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Balsam separation?

bjolester
Posted 04/10/2012 - 08:55 Link
I have purchased a K15mm f3.5. The lens was marked with "severe balsam problem" and priced extremely low. My optimistic hope was that the shop could have been mistaken, that the problem was light fungus, oil or dirt inside the lens. When looking into the lens there is a perfect circlular pattern with "something", and test photos show heavy vignetting wide open and fully stopped down. Is it possible for any of you to diagnose the lens based on the images below? If it indeed is balsam separation, are there workshops that can fix it?

The lens is otherwise in mint condition, and is worth having anyway

I am grateful for any help!

Regards
Bjørn

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f5.6
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f22
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Bjørn

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Edited by bjolester: 04/10/2012 - 08:56
Algernon
Posted 04/10/2012 - 09:41 - Helpful Comment Link
A top lens specialist may be able to fix it, but it won't be cheap.

Try an email to: http://www.thelensdoctor.co.uk/

-
Half Man... Half Pentax ... Half Cucumber

Pentax K-1 + K-5 and some other stuff

Algi
bforbes
johnriley
Posted 04/10/2012 - 11:51 - Helpful Comment Link
It's a very expensive lens, so maybe worth getting a quote for repair, but it will be a specialist job.

However, in the meantime, some special effect shots may be the way to go. How does it handle street lighting and other low light shots? Perhaps there's something interesting could be done with dramatic landscapes?
Best regards, John
bjolester
Posted 04/10/2012 - 16:35 Link
Algernon wrote:
A top lens specialist may be able to fix it, but it won't be cheap.

Try an email to: http://www.thelensdoctor.co.uk/

-

Thanks Algi, I have sent them an e-mail!

bforbes wrote:
It seems people do try DIY

http://www.pairlist.net/pipermail/largeformat/2005q3/019094.html

I have attempted DIY on some lenses, and without exception I have done more damage than repair...

johnriley wrote:
It's a very expensive lens, so maybe worth getting a quote for repair, but it will be a specialist job.

However, in the meantime, some special effect shots may be the way to go. How does it handle street lighting and other low light shots? Perhaps there's something interesting could be done with dramatic landscapes?

That is a creative idea, I will for now definitely experiment with some special effects shots!

Thank you all for your help!
Bjørn

PPG
Flickr
nanhi
Posted 01/04/2013 - 07:28 Link
Balsam was used ages ago to join two lens elements. It has a refractive index same as glass so was very popular then. But aging affects the glue and separation starts from the lens periphery. This will show up as flare and blur around the edges.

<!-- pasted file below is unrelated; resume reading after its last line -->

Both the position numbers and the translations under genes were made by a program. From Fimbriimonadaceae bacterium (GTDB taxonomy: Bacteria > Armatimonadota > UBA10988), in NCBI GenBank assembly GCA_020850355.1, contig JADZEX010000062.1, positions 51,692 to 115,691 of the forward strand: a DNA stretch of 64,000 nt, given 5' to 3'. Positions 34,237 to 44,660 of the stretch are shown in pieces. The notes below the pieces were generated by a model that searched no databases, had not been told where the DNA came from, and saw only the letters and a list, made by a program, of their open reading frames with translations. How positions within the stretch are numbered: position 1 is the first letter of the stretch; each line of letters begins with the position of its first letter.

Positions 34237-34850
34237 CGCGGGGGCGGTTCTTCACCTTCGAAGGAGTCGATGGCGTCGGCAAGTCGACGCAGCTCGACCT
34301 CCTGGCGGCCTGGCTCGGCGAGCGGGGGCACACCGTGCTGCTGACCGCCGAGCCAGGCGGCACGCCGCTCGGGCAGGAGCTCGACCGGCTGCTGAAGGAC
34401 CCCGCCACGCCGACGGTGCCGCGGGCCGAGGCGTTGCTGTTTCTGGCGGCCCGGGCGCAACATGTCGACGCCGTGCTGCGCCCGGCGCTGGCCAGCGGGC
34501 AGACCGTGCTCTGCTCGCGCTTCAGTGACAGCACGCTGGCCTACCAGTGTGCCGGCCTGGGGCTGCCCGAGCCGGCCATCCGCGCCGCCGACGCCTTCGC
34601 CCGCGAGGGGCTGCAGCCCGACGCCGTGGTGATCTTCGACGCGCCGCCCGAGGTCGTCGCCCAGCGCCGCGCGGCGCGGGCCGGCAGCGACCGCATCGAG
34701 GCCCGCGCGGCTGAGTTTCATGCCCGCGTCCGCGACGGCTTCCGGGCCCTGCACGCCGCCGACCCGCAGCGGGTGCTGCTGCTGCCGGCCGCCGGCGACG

I had a Zeiss binocular with this problem. Just soaked the lens in alcohol for a week and pried the two lenses apart. Removed the balsam coating by gently scraping it with my nails. Cleaned the surfaces with alcohol. Put the lenses together without any gluing and and assembled it back. Worked fine.
Did not notice any perceptible difference except for some slight color fringing between the two eye pieces.

Here is the cheapest source for a possible repair. Do tell them to apply multi coating too. He did an excellent job for of re-coating an old Rolleiflex f2.8 Planar lens. The only condition is you send him the glass and NOT the lens, since he is a manufacturer of optical glass and not a repairer of lenses:-
Mr. Mukul Garg
http://www.universaloptics.in/ [email protected]
UNIVERSAL OPTICS.
D-1, INDUSTRIAL ESTATE.
ROORKEE - 247667.
(UTTARAKHAND)
INDIA

Here is a guy in the US. But be prepared to pay 4-times as much:-
Focal Point Inc.
303-665-6640
[email protected]
300 Center Drive
Suite G-177
Superior, CO 80027

Check out some of the old Russian Federation countries too. Cheap and very good.
dpm
Posted 01/04/2013 - 09:46 Link
Yup. Top lens in most microscope eyepieces is a cemented doublet and I've seen it separate countless times. Schools generally aren't in a position to keep buying eyepieces and so it's clean and rebuild dry. I've done the odd one with immersion oil too, no colour fringing that way.

/but I wouldn't try an oil film inside a camera lens, too much chance of it making it's way into the diaphragm...
Tringa
Posted 01/04/2013 - 12:36 Link
I do not know if this repairer does the sort of repair you need, Bjolester but it may be useful in case you need it.

http://www.ajjohnstone.co.uk/

Dave

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